Barrie: Yes, I would have been responsible for selecting the writers.  It's really unfortunate that the detail books for RR were not kept.  They would provide a wealth of information.  My son James, who wrote under the name 'James Nicholas' was one of the writers.  He was a natural, as he is an aviation fanatic!  I'll have to guess at the others.  Probably Tom Tully was one.  I can't remember writing any of those scripts myself... but I probably did!

Me: There were some mature themes in there, such as one which included flashbacks to one character fighting in Vietnam.  This strip in particular wouldn't have looked out of place in something like Commando or a classic IPC war comic, rather than one based on toys.  The setup also allowed stories from the past, present and future, time travelling, fantasy-based stories or historically accurate ones.  It sounds like a writer's dream title!  Did you feel you had that freedom, to tackle the stories you wanted to in a comic based on toys?

Barrie: Everything we did had to be approved by agents of the copyright holder.  Each script and piece of artwork had to be submitted and approved so we always had to stick closely to the original material we had been sent.

John Gillatt's Vietnam artwork oozes the kind
of atmosphere that really surprises

Me: As a fan it's great to know the owners of Ring Raiders wanted something of such high quality rather than a quick cash-in.  Reading back as an adult there's a feeling of a larger scale story developing in the background too.  Was anything worked out in advance or were you winging it from story-to-story and seeing how they developed over time?  Can you remember any plans you had if the comic had continued?

Barrie: There were not any massive plans.  It was always a rush producing titles like this as everything had to be approved.  Once we had taken aboard all the story/character details it was just a question of talking to writers, recruiting artists and getting on with it.  I was pleased with the high quality artwork we achieved on this title, using artists who were greatly experienced in working for my department.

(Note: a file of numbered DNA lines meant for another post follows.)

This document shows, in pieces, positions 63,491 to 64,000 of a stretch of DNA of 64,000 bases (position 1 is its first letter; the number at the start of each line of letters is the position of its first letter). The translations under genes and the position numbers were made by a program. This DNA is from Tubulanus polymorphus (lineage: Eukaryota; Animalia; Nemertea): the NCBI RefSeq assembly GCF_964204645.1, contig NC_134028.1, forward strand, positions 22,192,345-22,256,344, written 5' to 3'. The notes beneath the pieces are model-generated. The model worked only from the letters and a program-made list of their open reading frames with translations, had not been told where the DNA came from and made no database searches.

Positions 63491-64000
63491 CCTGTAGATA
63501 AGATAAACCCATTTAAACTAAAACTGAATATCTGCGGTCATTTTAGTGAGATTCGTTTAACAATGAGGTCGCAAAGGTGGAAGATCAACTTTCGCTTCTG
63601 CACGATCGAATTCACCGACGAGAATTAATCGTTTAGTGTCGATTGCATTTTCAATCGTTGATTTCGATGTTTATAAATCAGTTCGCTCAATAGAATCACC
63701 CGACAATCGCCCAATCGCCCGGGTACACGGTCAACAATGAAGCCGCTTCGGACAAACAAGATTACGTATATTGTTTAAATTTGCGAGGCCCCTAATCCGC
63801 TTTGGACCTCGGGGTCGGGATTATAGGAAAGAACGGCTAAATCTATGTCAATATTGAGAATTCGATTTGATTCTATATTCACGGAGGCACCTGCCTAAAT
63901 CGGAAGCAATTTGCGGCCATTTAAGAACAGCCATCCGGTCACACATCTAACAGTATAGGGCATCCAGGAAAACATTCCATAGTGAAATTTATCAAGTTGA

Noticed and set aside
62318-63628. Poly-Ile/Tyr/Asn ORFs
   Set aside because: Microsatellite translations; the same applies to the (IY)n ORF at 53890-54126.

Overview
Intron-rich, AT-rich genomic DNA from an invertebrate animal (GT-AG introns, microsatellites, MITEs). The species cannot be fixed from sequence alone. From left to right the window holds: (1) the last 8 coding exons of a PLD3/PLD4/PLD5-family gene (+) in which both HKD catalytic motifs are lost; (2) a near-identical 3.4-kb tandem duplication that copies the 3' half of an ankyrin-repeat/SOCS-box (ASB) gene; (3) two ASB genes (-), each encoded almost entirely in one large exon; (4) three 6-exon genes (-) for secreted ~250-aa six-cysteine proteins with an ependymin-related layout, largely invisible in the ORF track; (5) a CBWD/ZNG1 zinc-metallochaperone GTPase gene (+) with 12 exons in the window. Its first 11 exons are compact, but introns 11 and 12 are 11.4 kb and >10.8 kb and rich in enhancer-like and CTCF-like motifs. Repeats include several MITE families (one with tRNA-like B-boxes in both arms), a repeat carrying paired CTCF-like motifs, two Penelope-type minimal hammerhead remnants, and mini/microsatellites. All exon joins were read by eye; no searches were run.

Me: A cartoon series was also in development which was very different to the comic in its portrayal of the characters and in how the ring aspect of the toys were worked in.  (The comic used it as a pre-Bluetooth communicator and as a way of draining energy from the pilot to temporarily control a damaged plane in distress.)  The cartoon had some similarities but went for a more sci-fi route of storytelling and more clich├ęd characters.  I preferred the deeper, flawed characters in the comic by far, so how controlling (or not) did you find the licence holders (Those Characters From Cleveland or Matchbox)?

Barrie: We didn't have any contact with the cartoon series.  We could develop the characters to a certain extent but everything would have to be approved.

From the very first issue the comic excelled in
its action, as seen here by John Cooper

Me: Did anything ever come back rejected or were there any requests to change what you'd created for these characters?  There was very little established in the toy line for the pilots, so for me as a child it felt like the comic was really creating these characters I loved to play with.

Barrie: Occasionally, they would ask for alterations.  Nothing too much.  Some of the other toy comics were much more hands-on.  I had to train people doing the approving that it was a comic.  At first, they were looking at each individual frame as if it was a one-off poster.  Eventually they got to realise these were small frames and the slick comic artwork was very different to that used in a giant poster or on a toy product.  As I recall, we didn't have that problem with Ring Raiders.

At this juncture, before the final Ring Raiders question, I want to print the second of the two more general questions I asked Barrie about his time on both comics.  The first can be read in part one and it dealt with what his overriding memories were of these comics, but there was something else I definitely wanted to ask in regards to them.

Me: It seemed at one stage almost every comic I started to love got cancelled and not just in IPC and Fleetway's range.  I've read back over some of them these last few years and it certainly wasn't because of a lack of quality!  Why do you think so many top quality comics, held in such high regard today, were cancelled so early into their lives in the late 80s and early 90s?  Was it simply a matter of there being too many comics that sales were diluted across the board?